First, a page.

Airing My Dirty Laundry

There are days when I have to wonder how my family would survive without me.  Take the other day for example.  Brendan was in his bedroom picking things up, and I was in there hanging up clothes.  As I placed a shirt onto a hanger and hung it on Cameron’s side of the closet, Brendan stopped and asked me how I knew that it was Cameron’s.

The question seemed odd to me because it wasn’t one of the shirts that both boys have, it wasn’t a hand me down that Brendan had previously worn, and it was clearly small, all of which would clearly indicate that it was Cameron’s.  Even with all of that I pulled the shirt back out of the closet and checked the tag.  XS.  Yep that makes it Cameron’s all right.  So I told Brendan that I knew from experience that the shirt was Cameron’s, and when in doubt I check the tag because everyone in the house wears a different size.

That’s not the first time my kids have been confused by which clothes belong to who.  At times I will fall behind in folding and putting away my clean laundry.  All three of the kids love to help with the laundry, so a lot of times while I’m folding one basket of clothes I will have them sort the rest of the clothes into piles based on who wears that item.  That way when I get around to folding that pile I’m all ready to move it into that person’s drawer without further separating.

I would think that because they wear the clothes they would at least be able to identify their own clothing.  But that’s not always the case.  A lot of times they can easily identify Kaylee’s clothes, after all who else wears big frilly princess dresses.  And the boys do have a lot of t-shirts that they both own, and I recognize the difficulty in telling them apart, but there are also tons of shirts that are not duplicated.  They should be able to at least tell those apart.

Pants too.  Brendan still has sensory issues with clothes and his dexterity isn’t good enough to allow him to work the snap on jeans so he only wears the swishy track pants with an elastic waist band.  Cameron wears sweat pants frequently because we have a lot of Brendan’s hand me downs still, but he also has a half dozen or so pairs of jeans.  Simply put, if it’s swishy pants they go in Brendan’s pile; if it’s anything else it goes in Cameron’s pile.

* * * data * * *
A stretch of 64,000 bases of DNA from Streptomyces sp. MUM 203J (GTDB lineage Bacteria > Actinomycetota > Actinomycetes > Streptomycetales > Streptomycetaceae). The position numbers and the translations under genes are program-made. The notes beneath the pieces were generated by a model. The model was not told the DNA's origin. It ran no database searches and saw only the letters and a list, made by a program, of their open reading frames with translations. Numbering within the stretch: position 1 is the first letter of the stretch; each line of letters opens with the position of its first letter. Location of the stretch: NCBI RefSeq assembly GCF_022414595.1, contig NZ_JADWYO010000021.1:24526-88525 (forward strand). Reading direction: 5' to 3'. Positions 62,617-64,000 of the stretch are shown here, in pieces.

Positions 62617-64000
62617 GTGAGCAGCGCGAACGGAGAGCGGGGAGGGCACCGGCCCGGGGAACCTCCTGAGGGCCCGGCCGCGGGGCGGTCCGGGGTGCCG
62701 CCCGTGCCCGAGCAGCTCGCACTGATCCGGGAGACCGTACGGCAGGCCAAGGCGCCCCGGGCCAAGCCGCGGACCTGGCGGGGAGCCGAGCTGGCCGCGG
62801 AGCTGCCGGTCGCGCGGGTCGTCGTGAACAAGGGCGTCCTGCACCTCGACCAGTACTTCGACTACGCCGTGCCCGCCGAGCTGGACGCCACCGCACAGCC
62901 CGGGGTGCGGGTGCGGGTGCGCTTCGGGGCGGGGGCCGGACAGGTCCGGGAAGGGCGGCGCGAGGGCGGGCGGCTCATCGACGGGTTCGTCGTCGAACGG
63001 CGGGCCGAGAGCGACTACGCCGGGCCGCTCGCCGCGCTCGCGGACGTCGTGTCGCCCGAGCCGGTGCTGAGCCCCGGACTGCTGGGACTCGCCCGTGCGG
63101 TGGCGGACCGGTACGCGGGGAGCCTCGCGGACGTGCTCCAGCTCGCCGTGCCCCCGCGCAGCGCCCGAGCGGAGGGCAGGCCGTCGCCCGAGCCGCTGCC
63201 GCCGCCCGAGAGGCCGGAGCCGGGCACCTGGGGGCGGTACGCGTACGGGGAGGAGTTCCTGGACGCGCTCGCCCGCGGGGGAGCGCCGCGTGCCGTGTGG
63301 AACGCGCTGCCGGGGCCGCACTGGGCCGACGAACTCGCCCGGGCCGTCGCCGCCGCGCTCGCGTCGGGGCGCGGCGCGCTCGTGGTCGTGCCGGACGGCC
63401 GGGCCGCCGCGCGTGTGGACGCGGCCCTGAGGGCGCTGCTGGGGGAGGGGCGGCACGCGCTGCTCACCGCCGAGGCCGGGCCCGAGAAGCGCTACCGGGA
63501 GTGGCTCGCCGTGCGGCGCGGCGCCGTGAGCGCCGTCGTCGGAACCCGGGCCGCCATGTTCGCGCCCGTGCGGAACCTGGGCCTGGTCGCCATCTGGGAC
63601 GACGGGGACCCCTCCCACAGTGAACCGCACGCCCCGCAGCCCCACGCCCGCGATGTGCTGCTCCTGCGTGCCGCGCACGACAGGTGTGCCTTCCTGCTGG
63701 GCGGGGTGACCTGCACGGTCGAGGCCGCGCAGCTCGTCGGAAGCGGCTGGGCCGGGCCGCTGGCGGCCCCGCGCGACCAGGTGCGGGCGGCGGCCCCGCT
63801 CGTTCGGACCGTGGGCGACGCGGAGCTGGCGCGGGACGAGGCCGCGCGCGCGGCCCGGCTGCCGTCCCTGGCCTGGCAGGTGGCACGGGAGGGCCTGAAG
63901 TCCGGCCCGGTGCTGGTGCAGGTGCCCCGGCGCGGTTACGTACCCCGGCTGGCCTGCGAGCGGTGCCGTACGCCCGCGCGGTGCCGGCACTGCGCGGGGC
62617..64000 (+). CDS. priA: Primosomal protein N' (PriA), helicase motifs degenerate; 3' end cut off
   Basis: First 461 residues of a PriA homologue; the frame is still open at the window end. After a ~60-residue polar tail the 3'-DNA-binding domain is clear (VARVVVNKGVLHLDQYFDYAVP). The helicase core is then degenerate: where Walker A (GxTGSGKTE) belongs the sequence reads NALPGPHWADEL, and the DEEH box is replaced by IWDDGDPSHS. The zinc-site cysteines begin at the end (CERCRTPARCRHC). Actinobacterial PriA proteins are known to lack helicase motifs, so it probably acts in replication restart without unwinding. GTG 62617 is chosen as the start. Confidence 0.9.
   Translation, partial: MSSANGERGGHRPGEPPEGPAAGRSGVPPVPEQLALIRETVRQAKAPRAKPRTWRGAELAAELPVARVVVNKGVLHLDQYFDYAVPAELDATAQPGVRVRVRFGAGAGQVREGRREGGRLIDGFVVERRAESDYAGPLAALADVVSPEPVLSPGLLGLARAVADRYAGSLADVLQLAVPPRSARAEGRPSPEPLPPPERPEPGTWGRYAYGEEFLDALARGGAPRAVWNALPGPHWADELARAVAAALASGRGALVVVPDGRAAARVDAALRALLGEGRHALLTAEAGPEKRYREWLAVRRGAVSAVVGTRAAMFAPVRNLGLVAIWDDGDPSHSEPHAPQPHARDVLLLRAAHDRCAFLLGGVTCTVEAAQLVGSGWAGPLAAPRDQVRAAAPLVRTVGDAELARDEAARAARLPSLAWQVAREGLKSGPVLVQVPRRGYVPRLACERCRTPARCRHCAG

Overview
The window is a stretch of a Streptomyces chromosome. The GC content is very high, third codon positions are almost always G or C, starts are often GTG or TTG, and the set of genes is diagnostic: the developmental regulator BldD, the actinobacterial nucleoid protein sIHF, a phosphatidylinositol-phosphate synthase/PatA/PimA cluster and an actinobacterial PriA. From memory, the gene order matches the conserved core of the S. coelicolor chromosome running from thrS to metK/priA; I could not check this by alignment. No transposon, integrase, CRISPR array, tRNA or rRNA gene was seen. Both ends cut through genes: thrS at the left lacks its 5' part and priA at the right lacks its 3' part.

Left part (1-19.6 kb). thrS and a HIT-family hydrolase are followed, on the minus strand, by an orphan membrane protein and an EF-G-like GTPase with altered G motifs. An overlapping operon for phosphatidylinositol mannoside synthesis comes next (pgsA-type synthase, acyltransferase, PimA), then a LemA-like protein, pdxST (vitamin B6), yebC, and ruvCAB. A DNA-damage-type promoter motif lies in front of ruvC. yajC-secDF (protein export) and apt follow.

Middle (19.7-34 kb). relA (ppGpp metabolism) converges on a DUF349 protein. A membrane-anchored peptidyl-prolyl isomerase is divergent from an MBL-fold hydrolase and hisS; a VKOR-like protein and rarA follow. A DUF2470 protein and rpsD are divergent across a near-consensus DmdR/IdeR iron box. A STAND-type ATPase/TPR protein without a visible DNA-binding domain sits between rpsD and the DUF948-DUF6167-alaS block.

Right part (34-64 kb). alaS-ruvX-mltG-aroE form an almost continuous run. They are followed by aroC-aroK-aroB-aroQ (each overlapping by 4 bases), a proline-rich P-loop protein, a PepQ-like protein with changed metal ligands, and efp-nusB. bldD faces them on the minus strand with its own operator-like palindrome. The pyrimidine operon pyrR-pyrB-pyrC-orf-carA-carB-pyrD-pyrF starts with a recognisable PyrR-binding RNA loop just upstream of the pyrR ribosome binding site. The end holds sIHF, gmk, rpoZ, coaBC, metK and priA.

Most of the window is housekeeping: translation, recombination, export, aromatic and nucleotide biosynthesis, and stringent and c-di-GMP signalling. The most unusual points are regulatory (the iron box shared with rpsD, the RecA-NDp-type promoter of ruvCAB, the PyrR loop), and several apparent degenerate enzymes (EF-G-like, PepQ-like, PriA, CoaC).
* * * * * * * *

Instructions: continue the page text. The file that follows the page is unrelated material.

I don’t have any expectation that they would be able to tell apart Matt’s or my clothing.  We both wear jeans most frequently and one t-shirt looks like another.  My simple process for them is to put any adult clothes into a single pile.  It all goes into my bedroom anyway.  Believe it or not they sometimes have trouble identifying our clothing as well.  But overall I can’t really complain, at least they are trying to help.

It’s not just the kids either.  A few days ago we were trying to get ready to leave the house.  I’d gotten the kids ready to go except for socks and shoes, and I still needed to take a shower.  About halfway through my shower there was a knock on the bathroom door.  Matt came in holding various pairs of socks, and verifying which one’s belonged to which kid.

Matching socks to each kid can be a difficult task.  First of all because they are never matched up and in their drawer.  I will fully admit that is one job that almost never gets done.  I have a sock basket where I throw the socks that come out of the laundry intending to go back and match them up and put them away.  But so many other things take priority over matching the socks that it rarely gets completed.  Second because the kids feet grow so fast that I’m constantly having to get new socks for them.

I try very hard to get distinctive socks for each of the kids because it makes identifying them much easier.  But for Matt, who rarely has the task of putting socks onto the kids since he’s at work when we get dressed 90% of the time, the distinction only went far enough for him to make matches.

He had three pairs of socks in his hand.  One had red writing on the toes, one had green writing on the toes, and one was plain white.  He correctly identified the plain white ones as belonging to Kaylee and the green ones as belonging to Brendan.  Almost all of Kaylee’s socks are plain white and more girly looking than the boys which simplifies that a lot.  Matt himself had bought the green socks for Brendan one afternoon when we’d forgotten to pack socks into his skating bag and Brendan was wearing sandals.

As for the red socks, those were not Cameron’s.  They were at one point, but Cameron didn’t like wearing them because they were ankle socks and that really bothered him for some reason.  Then Kaylee took a liking to them because they were looser than her regular socks and that allowed her to pull them on herself.  Besides, Cameron’s feet have grown a couple of sizes since I bought those socks and I was fairly certain that his feet would no longer fit into them.

Matt looked at the socks in disbelief, surprised that none of these fit our middle child.  He then asked if the plain grey toed socks were Cameron’s, and I told him they weren’t either.  Those are Brendan’s too.  Cameron used to have socks with plain grey toes but he outgrew those a while ago.  In exasperation he finally asked which ones were Cameron’s socks.  Cameron’s have different colors that go all the way across the bottom, not just on the toe or heel.

I’m quite sure I heard some mutinous muttering as Matt left the bathroom to go and get the right socks onto the right kid.  I felt bad for him, but as I said socks change so frequently around here it’s really hard to keep up.  Plus I do all the clothes shopping and do most of the dressing of the kids so it’s not like he’s got a lot of experience in that area.

I could spend some time teaching all of them the ins and outs of the laundry and how to identify the clothes, but why bother?  They don’t really care and it gives them an excuse to keep me around.


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